It has been said that Miles Davis used to tell his musicians not to play the idea, or the note, they were thinking of; rather, they should skip that idea altogether and play the next note. Greg Bryant’s (1979) and Paul Horton’s (1978) most recent release as Concurrence is a compilation of “next notes.” Although these musicians’ notes and ideas direct the listener to the music to come, they are also ideas rooted in history and thus, lay out a clear trajectory from past to present (and beyond).
Both Bryant and Horton are avid listeners --they know the notes and the ideas that have come before them and they know the rules, as well as how to bend and break them. The rules, or perhaps more accurately stated, the histories, are recognized, yet Concurrence pushes toward the unknown in the this collection.
How does this “push” reflect on the current state of improvisational music? Have these two individuals been obligated by the music industry to pull together notes and write them on paper to perform to perfection in a single recording session? Hardly; though not because it is beyond their capabilities. As not only a fan of their music, but also as a friend, I have witnessed the collective brilliance that occurs when Bryant and Horton share the same musical space. Whether it be standards, funk, or even a Radiohead-influenced performance, Greg Bryant and Paul Horton move beyond notes on a page and explore the concurrence of rhythm, harmony, melody, sound, conscientiousness, society, community, and spirituality. In other words, they celebrate the art and passion and wisdom of collective musical composition and improvisation.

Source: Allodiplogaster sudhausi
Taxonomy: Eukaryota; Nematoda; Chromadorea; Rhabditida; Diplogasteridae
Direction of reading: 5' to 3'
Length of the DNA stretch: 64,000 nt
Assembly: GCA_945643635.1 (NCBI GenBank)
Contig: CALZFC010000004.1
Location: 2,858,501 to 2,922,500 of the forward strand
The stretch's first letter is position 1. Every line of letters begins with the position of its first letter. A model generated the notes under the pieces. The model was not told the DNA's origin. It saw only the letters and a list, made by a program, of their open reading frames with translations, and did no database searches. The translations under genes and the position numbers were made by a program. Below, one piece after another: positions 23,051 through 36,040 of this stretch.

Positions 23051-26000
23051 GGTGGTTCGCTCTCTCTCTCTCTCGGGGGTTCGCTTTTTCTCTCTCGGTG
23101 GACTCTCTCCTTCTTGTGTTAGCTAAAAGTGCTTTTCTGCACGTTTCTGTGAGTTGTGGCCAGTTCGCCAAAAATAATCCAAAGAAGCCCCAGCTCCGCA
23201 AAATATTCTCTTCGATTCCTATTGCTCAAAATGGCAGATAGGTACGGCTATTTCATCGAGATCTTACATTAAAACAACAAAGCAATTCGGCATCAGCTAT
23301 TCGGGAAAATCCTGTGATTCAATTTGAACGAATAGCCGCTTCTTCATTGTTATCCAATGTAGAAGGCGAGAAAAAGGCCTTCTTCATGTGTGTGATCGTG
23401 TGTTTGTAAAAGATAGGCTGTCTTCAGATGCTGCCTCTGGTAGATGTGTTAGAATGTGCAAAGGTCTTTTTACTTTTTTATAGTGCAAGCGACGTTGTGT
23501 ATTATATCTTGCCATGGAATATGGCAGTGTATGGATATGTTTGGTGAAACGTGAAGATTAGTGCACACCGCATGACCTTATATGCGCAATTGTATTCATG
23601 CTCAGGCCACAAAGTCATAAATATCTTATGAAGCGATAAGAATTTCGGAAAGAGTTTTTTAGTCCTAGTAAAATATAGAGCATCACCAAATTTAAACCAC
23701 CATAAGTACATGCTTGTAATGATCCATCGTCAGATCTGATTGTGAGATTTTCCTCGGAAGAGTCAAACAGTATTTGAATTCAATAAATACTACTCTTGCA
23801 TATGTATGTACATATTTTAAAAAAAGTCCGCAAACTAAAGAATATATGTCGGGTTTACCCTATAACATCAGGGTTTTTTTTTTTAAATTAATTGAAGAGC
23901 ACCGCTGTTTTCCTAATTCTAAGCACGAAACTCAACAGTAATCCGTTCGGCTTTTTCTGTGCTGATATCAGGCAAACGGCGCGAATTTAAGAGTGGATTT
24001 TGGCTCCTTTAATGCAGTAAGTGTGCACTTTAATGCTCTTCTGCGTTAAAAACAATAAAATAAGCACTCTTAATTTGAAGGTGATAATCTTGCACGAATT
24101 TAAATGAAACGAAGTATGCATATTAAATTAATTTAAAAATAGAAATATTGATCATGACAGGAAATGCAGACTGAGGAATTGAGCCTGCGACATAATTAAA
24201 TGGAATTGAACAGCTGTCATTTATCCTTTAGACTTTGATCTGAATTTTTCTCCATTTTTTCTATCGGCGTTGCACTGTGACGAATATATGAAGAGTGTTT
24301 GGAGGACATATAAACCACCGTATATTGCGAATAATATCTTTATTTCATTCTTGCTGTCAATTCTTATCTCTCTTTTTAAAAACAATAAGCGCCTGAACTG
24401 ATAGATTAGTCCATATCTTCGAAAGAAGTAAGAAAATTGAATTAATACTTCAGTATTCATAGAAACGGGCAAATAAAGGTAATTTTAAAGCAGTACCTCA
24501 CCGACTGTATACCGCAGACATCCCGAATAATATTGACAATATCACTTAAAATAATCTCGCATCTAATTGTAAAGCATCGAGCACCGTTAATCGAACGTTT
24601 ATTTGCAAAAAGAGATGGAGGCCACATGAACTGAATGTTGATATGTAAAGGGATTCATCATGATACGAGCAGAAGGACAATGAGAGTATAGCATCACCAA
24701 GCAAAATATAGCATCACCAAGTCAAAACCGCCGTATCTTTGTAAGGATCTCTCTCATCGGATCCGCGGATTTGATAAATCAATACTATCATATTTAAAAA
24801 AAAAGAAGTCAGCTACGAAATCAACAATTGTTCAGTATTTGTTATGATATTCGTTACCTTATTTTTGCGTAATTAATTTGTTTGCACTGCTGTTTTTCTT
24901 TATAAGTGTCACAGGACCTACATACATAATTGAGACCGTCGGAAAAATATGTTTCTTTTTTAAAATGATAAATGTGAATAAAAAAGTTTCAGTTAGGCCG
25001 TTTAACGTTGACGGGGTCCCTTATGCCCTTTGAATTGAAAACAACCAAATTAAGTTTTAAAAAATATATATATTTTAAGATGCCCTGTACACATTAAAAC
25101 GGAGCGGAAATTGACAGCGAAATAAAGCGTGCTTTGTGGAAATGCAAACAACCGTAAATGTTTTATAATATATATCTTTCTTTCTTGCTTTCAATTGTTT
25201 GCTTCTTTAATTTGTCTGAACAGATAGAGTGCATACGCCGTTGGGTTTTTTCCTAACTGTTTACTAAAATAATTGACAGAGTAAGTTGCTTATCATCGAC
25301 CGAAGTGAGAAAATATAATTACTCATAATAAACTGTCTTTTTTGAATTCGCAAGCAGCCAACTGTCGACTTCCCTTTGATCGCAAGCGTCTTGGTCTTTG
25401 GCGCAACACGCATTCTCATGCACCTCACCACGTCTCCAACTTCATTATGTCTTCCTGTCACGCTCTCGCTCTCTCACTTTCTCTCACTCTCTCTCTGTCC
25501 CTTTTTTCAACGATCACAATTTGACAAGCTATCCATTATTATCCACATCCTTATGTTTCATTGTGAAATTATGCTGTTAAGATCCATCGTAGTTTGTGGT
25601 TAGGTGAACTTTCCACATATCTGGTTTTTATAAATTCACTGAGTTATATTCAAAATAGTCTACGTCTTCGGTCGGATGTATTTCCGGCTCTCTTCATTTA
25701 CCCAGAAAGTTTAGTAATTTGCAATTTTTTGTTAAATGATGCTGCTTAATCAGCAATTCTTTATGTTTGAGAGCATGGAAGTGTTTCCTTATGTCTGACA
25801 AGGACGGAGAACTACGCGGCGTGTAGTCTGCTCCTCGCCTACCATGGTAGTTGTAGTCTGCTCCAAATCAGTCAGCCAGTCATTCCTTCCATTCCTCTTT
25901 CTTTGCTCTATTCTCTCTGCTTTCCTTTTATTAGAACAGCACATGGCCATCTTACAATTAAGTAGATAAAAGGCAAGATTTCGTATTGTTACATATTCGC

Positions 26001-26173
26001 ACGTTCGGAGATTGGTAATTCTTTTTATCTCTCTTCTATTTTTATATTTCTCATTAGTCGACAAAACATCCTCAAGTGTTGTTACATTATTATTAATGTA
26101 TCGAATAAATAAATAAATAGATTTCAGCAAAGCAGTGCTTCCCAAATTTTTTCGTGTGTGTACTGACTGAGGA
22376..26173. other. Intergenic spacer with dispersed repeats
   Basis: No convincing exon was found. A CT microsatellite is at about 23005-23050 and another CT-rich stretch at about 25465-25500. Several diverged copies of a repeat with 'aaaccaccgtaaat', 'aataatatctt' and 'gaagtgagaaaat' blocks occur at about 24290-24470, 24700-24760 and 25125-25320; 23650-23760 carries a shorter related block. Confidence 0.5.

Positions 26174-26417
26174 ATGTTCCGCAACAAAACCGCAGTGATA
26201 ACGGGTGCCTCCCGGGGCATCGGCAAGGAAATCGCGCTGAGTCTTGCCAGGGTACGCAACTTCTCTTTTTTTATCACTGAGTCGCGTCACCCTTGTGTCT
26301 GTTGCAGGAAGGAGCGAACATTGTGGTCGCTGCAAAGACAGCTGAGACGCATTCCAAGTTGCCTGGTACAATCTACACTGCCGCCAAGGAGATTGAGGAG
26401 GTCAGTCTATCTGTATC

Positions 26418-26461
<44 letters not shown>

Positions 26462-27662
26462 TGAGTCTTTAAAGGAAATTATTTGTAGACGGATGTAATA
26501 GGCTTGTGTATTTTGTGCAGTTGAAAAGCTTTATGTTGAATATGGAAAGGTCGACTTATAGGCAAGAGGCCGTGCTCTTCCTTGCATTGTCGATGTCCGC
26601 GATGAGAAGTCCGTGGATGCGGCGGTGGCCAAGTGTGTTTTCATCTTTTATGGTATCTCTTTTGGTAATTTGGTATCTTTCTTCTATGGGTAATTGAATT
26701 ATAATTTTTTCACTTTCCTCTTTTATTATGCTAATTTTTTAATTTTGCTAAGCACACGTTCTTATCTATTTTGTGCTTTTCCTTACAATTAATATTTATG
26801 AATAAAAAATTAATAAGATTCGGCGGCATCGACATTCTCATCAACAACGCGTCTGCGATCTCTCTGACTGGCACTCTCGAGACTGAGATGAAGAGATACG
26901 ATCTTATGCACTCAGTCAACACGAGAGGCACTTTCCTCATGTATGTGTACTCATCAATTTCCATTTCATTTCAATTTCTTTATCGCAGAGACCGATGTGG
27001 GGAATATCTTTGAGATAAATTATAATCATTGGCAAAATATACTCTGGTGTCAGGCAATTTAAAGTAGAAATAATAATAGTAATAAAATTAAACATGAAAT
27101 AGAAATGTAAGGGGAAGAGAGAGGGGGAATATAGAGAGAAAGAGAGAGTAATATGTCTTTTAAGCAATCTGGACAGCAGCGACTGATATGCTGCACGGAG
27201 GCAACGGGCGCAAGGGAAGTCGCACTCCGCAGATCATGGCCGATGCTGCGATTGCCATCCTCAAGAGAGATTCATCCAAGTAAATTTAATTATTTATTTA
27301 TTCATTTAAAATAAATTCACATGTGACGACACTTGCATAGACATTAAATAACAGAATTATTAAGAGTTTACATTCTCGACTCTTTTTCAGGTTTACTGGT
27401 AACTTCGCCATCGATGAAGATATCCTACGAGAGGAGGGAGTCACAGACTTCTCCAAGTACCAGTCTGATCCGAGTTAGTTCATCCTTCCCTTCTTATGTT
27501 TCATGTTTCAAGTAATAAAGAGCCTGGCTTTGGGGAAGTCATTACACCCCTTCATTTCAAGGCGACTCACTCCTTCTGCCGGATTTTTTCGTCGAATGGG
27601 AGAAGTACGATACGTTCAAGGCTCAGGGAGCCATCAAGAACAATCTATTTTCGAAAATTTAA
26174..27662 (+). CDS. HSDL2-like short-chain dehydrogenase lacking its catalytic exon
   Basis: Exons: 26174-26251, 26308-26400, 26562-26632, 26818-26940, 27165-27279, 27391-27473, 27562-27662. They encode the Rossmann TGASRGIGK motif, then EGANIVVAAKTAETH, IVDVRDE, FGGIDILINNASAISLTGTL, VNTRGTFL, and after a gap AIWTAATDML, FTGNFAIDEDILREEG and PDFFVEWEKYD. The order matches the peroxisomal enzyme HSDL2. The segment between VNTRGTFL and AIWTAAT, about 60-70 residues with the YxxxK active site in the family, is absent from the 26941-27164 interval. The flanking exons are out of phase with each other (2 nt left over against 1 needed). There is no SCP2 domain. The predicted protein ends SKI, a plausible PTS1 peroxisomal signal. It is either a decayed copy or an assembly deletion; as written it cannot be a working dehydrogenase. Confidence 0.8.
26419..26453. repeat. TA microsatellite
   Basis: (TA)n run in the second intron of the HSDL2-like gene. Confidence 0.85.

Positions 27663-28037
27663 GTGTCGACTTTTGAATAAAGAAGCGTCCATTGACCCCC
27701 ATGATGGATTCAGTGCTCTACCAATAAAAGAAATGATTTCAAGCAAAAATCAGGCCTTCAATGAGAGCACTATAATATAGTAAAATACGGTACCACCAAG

This brief collection of songs contains an almost infinite amount of possibilities. Without going into too much details --because that is the joy of listening!--, it is important to recognize the direction in which these two young men are pushing their music. They aren’t playing the same songs of old, trying to renovate them for sale. They aren’t relying on shock value to get a potential listener to turn their ear for a moment. They are playing music and, inversely, music is playing them. I hope you enjoy these tracks as much as I, and that you hear the “other music” recorded here that reflects the past, present, and future of improvisational music.
released September 11, 2015
Paul Horton: Nord Electro Piano, Hammond Melodica
Greg Bryant: Boulder Creek Acoustic Electric Bass Guitar
Recorded & Mixed In Nashville, Tennessee in December of 2014 by Maurice Barrett.
All Compositions Performed & Improvised Spontaneously by Paul Horton & Greg Bryant (C) 2014 Concurrence
Cover Design and Photo by Paul Horton
More about Concurrence at:
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